The Classical Mayan Period

The ancient Mayan civilisation stretched south from the Mexican states of Chiapas, Tabasco and the Yucatán Peninsula via Guatemala and Belize. The southern border was marked by, among others, the Mayan city of Copán in Honduras. According to the studies, the rainforest in the north of Guatemala was most probably the centre of the ancient Maya civilisation with Tikal as the most important Maya city in Guatemala. Tikal was inhabited from around 400 B.C. until 1000 after the beginning of our era, during which time it experienced its flowering period from 300 to 800 A.D. This period is referred to by archaeologists as the Classical Mayan Period.

The Pre-Classical Mayan Period

For a long time, it was thought that the so-called pre-classical Mayan period (from 2000 and 1500 B.C. to about 200 years A.D.) was a time of hunters and gatherers. Thorough research and various discoveries, however, explain that even in this period the Maya civilization must have been enormously developed. An example of this is El Mirador about 100 kilometres north of Tikal. The American archaeologist Richard Hansen has been researching this Mayan city for over thirty years, which had its heyday in the so-called pre-Classical period. Here, too, the LiDAR scans show that the city was much more complex and developed than was assumed until a few years ago. This shows that the city must have been larger in size than contemporary Los Angeles.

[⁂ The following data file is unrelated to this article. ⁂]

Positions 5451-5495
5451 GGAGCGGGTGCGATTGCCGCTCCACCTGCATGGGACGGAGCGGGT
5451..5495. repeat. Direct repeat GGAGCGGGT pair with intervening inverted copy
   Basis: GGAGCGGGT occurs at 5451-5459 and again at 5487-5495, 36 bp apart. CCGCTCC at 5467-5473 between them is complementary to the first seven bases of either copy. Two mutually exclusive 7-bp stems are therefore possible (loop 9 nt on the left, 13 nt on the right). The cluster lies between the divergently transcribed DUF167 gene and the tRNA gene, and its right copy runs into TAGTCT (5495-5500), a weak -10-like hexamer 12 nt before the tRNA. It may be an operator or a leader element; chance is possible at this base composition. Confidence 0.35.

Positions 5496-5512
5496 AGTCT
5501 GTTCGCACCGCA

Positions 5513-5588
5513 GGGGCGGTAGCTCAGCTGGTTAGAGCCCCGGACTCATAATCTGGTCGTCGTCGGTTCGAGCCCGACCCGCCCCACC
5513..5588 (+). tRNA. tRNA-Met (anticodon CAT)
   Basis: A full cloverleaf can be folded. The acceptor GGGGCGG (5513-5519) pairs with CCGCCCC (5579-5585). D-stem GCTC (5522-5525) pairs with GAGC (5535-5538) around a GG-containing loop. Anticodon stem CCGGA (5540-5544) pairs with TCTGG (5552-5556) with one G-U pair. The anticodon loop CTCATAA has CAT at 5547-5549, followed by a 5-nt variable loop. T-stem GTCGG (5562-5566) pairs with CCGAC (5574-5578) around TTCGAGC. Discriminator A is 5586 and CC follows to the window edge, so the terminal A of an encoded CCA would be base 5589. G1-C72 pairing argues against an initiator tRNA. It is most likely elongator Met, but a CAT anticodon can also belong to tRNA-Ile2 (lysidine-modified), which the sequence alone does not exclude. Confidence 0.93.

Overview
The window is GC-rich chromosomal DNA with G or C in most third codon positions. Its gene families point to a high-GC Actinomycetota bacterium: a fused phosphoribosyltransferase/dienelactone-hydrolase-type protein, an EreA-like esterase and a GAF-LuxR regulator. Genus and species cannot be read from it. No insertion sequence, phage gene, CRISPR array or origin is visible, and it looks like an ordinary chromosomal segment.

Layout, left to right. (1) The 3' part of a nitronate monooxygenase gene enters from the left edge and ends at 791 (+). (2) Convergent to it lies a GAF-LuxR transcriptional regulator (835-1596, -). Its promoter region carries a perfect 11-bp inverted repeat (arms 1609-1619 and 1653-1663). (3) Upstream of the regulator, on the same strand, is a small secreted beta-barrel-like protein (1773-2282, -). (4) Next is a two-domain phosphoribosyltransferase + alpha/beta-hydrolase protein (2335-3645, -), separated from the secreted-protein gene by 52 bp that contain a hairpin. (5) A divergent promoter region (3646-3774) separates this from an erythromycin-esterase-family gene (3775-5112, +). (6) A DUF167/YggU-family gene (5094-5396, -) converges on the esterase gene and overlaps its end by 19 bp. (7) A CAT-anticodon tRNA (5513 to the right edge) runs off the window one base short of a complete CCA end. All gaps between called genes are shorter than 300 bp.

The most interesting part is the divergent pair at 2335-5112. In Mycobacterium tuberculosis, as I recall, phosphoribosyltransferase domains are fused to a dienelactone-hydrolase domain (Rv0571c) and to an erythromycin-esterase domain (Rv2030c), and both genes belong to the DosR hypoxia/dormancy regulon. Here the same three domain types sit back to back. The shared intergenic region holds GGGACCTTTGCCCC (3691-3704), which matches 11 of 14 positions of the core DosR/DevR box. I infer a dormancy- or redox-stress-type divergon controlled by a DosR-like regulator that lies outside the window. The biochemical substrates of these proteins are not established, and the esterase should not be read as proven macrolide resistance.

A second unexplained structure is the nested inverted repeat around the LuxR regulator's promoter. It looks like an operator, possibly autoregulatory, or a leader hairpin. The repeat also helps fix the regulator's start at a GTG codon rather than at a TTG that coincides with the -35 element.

See below El Mirador in 2 minutes

(click on the image and the video starts playing)

Special discovery by Archaeologist Francisco Estrada-Belli

Also deep in the rainforest, on the border with Belize, Guatemalan-Italian archaeologist Francisco Estrada-Belli is working on the Mayan city of Holmul. Although this city is smaller in size than El Mirador and Tikal, it is certain that it was a very important city. Research shows that the city was inhabited from 900 BC until 900 AD. This means that it covers both the Pre-Classical and Classical Mayan periods and is one of the longest inhabited Mayan cities.

In 2013 Francisco Estrada-Belli made a great discovery. He discovered an enormous frieze of 2 by 8 meters in a hidden pyramid near the city of Holmul. A frieze is an artistic relief that tells a story or history. With the discovery of this frieze, a gigantic encyclopaedia about Mayan culture was uncovered, as it were.


Photo source: Facebook

More about this discovery

In our online series Gente Mágica interviews Johan talked to Jimmy Rogers and archaeologist Francisco Estrada-Belli about the wonders of the ancient Mayan civilization. Francisco is currently working on the Mayan city of Holmul on the border between Guatemala and Belize and made some remarkable discoveries. Watch the conversation on our YouTube channel or listen to it as a podcast via Spotify or Itunes.

Please note that the introduction is in Dutch. The interview itself is in English.

Watch the online conversation

Travel to the Mayan cities

If you are interested in these special archaeological sites and the Mayan culture and would like to make a trip to Guatemala yourself, we will be happy to help you. With us, you will visit Mayan cities like Tikal with the best guides and we can also take you to the remote complexes like El Mirador, Uaxactún and Holmul, where you can get acquainted with the archaeologists who unravel the secrets of the Mayans. Feel free to contact us for more information. Call +31 73 610 62 04 or send an email toinfo@sapapanatravel.nl.